Statin Drugs Side Effects Review 3 of 3


doc_ahof_group4_cropped_small_145By Duane Graveline MD, MPH

Statins and Mitochondrial Damage Part 4 of 11


The results of longitudinal studies had strongly suggested the presence of non-cholesterol factors from observations of a positive cardiovascular protective effect to be evident in many studies even when cholesterol failed to respond to statins and, of course, new myocardial infarction cases consistently showed that 50% had normal to low cholesterol values. 

These observations have made most objective researchers, like Kilmer McCully (6) seek other, non-cholesterol factors such as inflammation due to homocysteine elevation as a major cause of atherosclerosis. Transfats, oxycholesterol, cigarette smoking and hidden chronic infections are other well-known triggers to inflammation.  This is further supported by the more recent demonstration of a solid relationship between CRP ( C- reactive protein elevation ) a measure of inflammation, and underlying cardiovascular risk.

My second book, Statin Drugs Side Effects, continues to be very relevant and mevalonate blockade remains a major cause of side effects, but something new has been added.

Recently, I began to ask the question, "Why do the neuropathies, myopathies and other neurodegenerative conditions resembling ALS become permanent?  If CoQ10 deficiency played such a major role in the etiology of these conditions, why is it that these conditions persisted despite vigorous attempts at restoration of CoQ10?  What was causing this failure of response in so many cases? 

This is a fair question and a reasonable answer was long in coming but finally it came, and the answer was mitochondrial mutations. This is when I discovered that although mevalonate inhibition of CoQ10 may have played a major role in causing the initial problem, the mitochondrial change it triggered had made the condition permanent!  Now, even an over-abundance of CoQ10 could not reverse the course.  This made sense to me, and I soon found plenty of support from the research community.

I knew I was on the right track with my third book, the Statin Damage Crisis (7), loaded with information of particular value to those having permanent side effects from their prior statin use. This is now a crisis, for to give statins without also giving CoQ10 is to invite disaster.

Other countries such as Canada had specifically warned of this and strongly advised CoQ10 supplementation from the very beginning. The United States did not. This has been the cause of thousands of cases of permanent damage and disability from statin use.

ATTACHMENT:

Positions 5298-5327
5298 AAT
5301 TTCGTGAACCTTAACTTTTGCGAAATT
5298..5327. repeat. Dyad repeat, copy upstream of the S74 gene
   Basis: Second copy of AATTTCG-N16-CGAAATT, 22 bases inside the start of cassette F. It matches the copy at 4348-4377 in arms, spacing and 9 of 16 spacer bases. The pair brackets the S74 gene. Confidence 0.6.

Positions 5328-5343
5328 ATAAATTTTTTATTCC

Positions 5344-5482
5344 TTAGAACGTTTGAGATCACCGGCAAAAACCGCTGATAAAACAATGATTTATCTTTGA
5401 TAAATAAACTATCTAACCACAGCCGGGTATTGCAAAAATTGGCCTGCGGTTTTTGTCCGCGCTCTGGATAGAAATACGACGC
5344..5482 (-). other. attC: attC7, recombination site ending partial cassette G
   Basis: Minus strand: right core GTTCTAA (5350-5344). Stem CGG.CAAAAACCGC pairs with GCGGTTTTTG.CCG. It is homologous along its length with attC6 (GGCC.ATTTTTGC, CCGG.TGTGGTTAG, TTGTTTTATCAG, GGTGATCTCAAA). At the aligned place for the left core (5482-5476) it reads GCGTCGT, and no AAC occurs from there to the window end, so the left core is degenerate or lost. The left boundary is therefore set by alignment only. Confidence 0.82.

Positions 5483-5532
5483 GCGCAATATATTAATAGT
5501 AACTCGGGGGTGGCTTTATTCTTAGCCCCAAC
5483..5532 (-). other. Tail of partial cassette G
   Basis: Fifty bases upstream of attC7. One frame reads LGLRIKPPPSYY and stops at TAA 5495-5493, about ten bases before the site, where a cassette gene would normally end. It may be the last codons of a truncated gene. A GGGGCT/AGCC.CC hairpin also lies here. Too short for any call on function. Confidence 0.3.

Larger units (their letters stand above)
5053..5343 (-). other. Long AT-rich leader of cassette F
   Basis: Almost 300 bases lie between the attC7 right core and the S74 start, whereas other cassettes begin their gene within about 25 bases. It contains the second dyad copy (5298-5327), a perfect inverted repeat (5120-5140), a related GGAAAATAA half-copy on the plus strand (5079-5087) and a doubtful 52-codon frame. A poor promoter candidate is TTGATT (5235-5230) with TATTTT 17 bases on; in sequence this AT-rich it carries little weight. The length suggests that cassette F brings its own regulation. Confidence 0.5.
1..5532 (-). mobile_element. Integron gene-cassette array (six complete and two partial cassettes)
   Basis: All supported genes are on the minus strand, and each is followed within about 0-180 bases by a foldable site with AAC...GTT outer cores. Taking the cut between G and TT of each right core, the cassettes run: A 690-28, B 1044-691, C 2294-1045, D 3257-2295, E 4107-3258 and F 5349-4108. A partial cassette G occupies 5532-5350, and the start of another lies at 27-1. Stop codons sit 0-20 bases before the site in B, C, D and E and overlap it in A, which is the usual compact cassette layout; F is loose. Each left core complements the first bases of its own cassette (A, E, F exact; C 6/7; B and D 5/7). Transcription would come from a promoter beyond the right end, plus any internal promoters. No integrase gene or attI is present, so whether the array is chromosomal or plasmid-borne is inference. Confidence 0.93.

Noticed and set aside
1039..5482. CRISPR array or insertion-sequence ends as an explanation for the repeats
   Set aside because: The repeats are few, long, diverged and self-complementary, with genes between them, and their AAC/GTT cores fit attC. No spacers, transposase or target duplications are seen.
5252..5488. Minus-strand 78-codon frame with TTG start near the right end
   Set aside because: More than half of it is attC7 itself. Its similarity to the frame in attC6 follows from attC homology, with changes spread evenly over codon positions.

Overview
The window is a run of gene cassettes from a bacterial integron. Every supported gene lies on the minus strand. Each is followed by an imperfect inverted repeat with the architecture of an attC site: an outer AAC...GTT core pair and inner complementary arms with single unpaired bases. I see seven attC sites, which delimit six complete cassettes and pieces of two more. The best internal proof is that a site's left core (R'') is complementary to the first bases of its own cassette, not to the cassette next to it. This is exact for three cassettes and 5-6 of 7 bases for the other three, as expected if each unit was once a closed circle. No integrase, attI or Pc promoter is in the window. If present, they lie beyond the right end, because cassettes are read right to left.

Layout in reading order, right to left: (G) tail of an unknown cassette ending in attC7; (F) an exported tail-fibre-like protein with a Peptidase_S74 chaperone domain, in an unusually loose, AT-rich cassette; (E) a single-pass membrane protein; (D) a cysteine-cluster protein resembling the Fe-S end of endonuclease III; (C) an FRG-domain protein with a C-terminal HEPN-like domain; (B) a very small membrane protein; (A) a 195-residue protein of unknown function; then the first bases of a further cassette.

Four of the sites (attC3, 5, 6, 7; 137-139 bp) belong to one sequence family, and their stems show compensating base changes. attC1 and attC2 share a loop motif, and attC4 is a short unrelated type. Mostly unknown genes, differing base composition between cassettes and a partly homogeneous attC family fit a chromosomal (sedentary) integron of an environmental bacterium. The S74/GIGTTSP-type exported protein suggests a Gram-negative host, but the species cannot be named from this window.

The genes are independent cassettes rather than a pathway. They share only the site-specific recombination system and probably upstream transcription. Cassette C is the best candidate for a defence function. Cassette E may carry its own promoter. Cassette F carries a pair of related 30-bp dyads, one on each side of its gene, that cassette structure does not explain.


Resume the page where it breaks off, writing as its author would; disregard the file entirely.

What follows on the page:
Few knew of Merck's request to the U.S. Patent Office back in 1990 (8) for the addition of CoQ10 to their new (then) statin, lovastatin, commonly known as MevacorTM.  If the vigilant media took special interest in this unusual request on the part of a drug company, I must have missed it.  Merck cited "for the reduction of the anticipated inflammation to come" as their justification for change and when their patents were granted, promptly shelved them, and went on about the business of selling plain MevacorTM. No more was ever said about CoQ10 until Julian Whitaker MD first raised the issue (9).

Then in the era 2005-2007 came news about cholesterol's possible irrelevance. "You mean I can eat eggs and butter again?"  Statins worked, we were gradually discovering, not by cholesterol reduction but by their powerful anti-inflammatory action.  Atherosclerosis was basically an inflammatory process starting first in the subendothelial region of our arteries and demonstrating the four major elements of inflammation: platelet activation, monocyte adhesion, macrophage attraction and smooth muscle migration, all inhibited by statin's novel anti-inflammatory action.
 
Now the proper treatment began to involve the use of anti-inflammatory agents. Study after study proved this effect of statins.  Yes, aspirin has a very similar effect, justifying the use of the term, super-aspirin, in vogue for a while to describe statin action. 

The drug companies were quick to inform us that statins worked better than anything else we had for vascular inflammation, and could be used successfully for almost anything having an inflammatory component such as auto-immune diseases and organ transplant rejection, but they made certain to keep the waters muddy with respect to cholesterol. 

After four decades of brainwashing and almost two decades of use, what doctor seriously wanted to accept a new inflammatory hypothesis? How do you tell your patients you have been wrong all this time?  What doctor could do this gracefully?

Our new cholesterol disease was rapidly disappearing.  In its place was rising a new edifice to the role of inflammation.  How best to handle this confusing fact from the viewpoint of the drug industry - pretend it isn't happening!  Keep the doctors focused on cholesterol as long we can, for billions of dollars are at stake.  If we play our cards right, we might slide cholesterol out and inflammation in, and never miss a statin sale.  As to the side effects of statins, we will pretend we do not hear them. 

References
6. McCully K. The Homocysteine Revolution. Keats, 1997
7. Graveline D. Statin Damage Crisis. 2008
8. Merck Patent No. 4,929,437 and Patent No. 4,933,165. 29 May 1990
9. Whitaker J. Life Extension Magazine. May 23, 2002
 

Duane Graveline MD MPH
Former USAF Flight Surgeon
Former NASA Astronaut
Retired Family Doctor

Updated September 2013
 
 

Books From Amazon

Cholesterol is Not the Culprit
The Statin Damage Crisis
Statin Drugs Side Effects
Lipitor, Thief of Memory


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